I was an Alex Delaware / Milo Sturgis devotee until several years ago when I commented that the series seemed to have meandered off into something I struggled to read. I’m not sure I articulated the why exactly… but I know I got tired of the crap between Alex and his boring long-term girlfriend Robyn and the big deal made out of the fact that big beefy Milo was (inexplicably / unexpectedly) gay and learned, and not well accepted by his police colleagues. In short… it felt like the same story was being repeated again and again and I stopped caring.
Obviously Jonathan Kellerman heeded my advice (!!!!) cos the last few novels are back on track. Robyn is merely background noise and the focus is again more on the cases at hand than the other crap in the lead characters’ lives. (Which is interesting cos in other series I don’t mind the added personal flavour.)
by Jonathan Kellerman
Series: Alex Delaware, #33
Published by Headline
on February 13th 2018
Source: Hachette Australia
Buy on Amazon
Genres: Crime Fiction, Police Procedural
ISBN: 147220655X, 9781472206558
A brilliant criminal psychologist, Alex works with the police to help solve the most complex of crimes in Los Angeles, city of illusions, glamour and infamy.
An affluent family returns home from Sunday dinner only to find the murdered and brutalized corpse of a total stranger in their house. This baffling, twisted tale tests Alex and Milo to their intellectual and emotional limits.
I’m not actually sure if Alex is still on the LAPD payroll any more but he generally turns up when Milo calls. This time it’s a body dumped in the house of a seemingly average middle class family. But Milo senses something kinda hinky about the family so calls Alex in to meet them. The dad’s a brash insurance salesman, loud and smarmy. A man who obviously favours his 13yr old (heading for juvie and an attitude to match) son above his 17yr old daughter who appears to have an undiagnosed mental illness (perhaps autism). He blusters all over his wife but she’s surprisingly firm and a match for her larger-than-life husband.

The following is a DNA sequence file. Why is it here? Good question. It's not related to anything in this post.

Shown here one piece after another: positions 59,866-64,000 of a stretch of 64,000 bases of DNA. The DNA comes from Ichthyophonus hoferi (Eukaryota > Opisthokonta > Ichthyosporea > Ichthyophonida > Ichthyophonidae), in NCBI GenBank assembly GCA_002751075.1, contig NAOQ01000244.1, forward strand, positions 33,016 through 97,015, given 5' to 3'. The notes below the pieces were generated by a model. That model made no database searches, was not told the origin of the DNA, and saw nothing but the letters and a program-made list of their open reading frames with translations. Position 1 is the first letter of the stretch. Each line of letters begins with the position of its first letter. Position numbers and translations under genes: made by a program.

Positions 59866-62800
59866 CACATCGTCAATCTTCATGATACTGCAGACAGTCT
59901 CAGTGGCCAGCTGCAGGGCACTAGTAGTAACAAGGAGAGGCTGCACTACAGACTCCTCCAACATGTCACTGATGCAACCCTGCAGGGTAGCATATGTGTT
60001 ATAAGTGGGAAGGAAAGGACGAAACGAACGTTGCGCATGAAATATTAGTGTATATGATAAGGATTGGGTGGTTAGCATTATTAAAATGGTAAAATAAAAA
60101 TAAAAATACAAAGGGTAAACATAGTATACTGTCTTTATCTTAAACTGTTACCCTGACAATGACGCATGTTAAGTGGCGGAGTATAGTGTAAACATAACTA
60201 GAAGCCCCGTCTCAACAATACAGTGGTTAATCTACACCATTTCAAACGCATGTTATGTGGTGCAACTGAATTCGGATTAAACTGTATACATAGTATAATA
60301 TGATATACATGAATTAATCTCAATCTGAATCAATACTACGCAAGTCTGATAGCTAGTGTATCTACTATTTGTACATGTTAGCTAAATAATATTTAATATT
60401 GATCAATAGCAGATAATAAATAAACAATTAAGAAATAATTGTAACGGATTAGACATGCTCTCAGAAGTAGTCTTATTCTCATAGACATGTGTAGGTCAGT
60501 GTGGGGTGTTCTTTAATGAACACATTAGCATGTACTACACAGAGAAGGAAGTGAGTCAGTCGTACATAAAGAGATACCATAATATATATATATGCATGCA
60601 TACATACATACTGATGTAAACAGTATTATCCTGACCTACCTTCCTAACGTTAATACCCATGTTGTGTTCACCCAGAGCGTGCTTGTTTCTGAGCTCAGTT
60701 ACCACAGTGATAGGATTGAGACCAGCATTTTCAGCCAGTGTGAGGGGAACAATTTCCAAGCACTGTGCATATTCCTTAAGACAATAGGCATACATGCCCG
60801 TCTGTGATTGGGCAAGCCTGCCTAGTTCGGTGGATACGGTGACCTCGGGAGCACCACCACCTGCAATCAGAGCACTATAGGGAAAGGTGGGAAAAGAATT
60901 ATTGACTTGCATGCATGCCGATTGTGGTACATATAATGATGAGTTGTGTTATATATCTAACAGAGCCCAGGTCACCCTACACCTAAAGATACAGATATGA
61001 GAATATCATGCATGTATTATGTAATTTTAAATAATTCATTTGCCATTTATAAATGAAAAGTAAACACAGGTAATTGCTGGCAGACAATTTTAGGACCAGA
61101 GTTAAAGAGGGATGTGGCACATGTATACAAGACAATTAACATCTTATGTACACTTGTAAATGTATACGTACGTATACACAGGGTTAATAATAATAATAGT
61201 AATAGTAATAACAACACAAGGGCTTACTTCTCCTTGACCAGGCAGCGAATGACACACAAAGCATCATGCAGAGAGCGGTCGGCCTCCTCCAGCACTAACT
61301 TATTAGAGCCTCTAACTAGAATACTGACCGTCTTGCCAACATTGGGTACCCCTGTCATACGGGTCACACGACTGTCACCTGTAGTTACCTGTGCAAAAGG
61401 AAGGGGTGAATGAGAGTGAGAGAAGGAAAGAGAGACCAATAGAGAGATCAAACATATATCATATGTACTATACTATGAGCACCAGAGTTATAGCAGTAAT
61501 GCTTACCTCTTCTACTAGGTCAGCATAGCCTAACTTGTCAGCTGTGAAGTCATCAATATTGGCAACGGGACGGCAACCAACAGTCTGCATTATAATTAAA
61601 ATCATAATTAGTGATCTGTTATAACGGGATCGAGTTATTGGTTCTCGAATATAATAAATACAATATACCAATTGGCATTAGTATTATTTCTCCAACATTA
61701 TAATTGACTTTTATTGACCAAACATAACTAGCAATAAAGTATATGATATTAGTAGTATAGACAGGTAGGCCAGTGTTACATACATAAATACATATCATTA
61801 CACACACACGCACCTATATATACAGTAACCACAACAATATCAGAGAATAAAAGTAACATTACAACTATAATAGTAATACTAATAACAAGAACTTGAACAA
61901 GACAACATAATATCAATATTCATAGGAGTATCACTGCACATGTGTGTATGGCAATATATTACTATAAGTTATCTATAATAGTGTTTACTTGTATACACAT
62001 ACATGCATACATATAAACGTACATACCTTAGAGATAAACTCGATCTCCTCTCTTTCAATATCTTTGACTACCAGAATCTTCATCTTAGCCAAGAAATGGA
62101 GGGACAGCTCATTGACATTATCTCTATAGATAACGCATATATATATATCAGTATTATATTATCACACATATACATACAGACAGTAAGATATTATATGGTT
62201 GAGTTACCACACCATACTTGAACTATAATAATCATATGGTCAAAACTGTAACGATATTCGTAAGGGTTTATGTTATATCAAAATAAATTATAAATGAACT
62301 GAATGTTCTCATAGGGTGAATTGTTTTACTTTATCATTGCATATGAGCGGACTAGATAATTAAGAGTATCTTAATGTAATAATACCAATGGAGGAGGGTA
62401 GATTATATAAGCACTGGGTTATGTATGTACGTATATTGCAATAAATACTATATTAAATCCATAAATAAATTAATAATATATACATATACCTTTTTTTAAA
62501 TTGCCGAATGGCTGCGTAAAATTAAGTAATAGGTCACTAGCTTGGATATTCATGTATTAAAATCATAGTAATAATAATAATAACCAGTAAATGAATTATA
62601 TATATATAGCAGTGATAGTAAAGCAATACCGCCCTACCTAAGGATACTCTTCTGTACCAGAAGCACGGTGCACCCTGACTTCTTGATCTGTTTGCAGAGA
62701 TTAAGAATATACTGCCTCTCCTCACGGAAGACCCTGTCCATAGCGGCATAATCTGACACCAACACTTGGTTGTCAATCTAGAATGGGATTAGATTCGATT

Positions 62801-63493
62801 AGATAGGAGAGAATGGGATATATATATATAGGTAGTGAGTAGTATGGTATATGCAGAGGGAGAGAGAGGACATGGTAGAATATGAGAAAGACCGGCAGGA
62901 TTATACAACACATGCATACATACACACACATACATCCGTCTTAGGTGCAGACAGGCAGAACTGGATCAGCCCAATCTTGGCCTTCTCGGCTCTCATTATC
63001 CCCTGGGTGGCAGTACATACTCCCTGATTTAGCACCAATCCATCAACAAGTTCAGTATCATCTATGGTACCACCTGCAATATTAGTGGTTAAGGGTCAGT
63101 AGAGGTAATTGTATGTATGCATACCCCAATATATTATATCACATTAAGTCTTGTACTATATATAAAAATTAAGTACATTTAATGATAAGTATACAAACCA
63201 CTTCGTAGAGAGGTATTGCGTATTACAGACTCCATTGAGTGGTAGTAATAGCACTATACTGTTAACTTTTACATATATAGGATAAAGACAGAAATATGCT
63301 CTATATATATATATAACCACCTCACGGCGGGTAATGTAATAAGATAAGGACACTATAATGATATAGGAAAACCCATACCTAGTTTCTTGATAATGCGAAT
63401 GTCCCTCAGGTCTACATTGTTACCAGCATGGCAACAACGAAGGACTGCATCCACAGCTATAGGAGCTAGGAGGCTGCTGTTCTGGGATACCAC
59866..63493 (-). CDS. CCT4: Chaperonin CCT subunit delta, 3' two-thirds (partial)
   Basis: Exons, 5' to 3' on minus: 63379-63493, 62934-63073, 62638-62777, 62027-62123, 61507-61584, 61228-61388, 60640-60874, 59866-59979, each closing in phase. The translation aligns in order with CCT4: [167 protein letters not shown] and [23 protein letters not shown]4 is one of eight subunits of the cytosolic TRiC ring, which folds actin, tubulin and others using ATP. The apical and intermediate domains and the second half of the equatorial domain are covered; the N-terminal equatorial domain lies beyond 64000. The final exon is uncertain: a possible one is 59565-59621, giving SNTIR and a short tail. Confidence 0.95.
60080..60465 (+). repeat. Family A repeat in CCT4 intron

Milo and Alex wonder if the family’s been targeted in some way, rather than the body dump being random. Complicating the investigation, is the difficulty in identifying the faceless and handless body in the library. Or lounge or whatever.
Add into the mix an eccentric hermit-like artist neighbour, some adultery and a wannabe hero; and we readers are presented with an interesting and complex plot.
There were a few surprises towards the end of this novel – hard to guess until we get all of the facts and meet all of the players – but unpicking the loose threads makes this an enjoyable and engaging read.
I should mention that it wasn’t until I wrote this review I realised I’d missed the previous book in this series, and Breakdown (#31) was the most recent book I’ve read. I comment in that review (and my review of its predecessor, Motive, there seems little fanfare around Kellerman’s Alex Delaware releases nowadays). I wonder if other readers didn’t stick around during the lull or whether it’s just because there are SO many amazing new books and authors out there.
Night Moves by Jonathan Kellerman was published in Australia by Hachette and is now available.
I received a copy of this book from the publisher for review purposes.